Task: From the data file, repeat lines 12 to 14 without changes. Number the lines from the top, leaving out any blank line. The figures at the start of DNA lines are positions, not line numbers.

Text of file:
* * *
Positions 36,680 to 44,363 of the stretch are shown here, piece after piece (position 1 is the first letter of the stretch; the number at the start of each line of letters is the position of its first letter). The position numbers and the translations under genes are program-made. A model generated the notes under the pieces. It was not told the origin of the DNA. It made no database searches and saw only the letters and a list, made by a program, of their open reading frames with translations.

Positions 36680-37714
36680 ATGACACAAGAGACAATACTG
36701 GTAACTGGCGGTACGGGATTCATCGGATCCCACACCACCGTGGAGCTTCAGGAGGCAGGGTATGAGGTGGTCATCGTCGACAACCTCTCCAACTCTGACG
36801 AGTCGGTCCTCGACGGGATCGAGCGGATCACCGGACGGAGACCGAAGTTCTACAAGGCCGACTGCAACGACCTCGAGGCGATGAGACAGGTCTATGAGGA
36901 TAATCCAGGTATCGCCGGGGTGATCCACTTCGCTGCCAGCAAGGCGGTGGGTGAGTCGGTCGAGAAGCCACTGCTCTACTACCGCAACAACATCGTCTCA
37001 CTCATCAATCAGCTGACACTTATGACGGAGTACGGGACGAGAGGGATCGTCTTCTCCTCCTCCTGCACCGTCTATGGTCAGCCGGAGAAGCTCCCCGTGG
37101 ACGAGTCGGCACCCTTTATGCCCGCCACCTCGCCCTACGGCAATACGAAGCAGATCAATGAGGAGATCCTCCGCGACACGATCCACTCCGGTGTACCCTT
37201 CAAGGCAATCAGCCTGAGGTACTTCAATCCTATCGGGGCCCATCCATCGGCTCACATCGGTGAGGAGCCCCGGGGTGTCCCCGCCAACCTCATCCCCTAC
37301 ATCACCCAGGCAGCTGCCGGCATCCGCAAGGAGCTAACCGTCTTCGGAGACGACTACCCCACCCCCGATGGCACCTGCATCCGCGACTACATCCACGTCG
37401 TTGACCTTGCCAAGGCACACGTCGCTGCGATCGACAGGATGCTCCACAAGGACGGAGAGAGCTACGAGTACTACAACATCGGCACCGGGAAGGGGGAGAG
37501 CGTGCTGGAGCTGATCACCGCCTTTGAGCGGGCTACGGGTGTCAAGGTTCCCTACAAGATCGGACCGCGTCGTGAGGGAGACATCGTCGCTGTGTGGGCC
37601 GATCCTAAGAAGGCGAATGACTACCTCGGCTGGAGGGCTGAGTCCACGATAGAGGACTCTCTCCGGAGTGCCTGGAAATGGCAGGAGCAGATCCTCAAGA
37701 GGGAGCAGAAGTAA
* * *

37501 CGTGCTGGAGCTGATCACCGCCTTTGAGCGGGCTACGGGTGTCAAGGTTCCCTACAAGATCGGACCGCGTCGTGAGGGAGACATCGTCGCTGTGTGGGCC
37601 GATCCTAAGAAGGCGAATGACTACCTCGGCTGGAGGGCTGAGTCCACGATAGAGGACTCTCTCCGGAGTGCCTGGAAATGGCAGGAGCAGATCCTCAAGA
37701 GGGAGCAGAAGTAA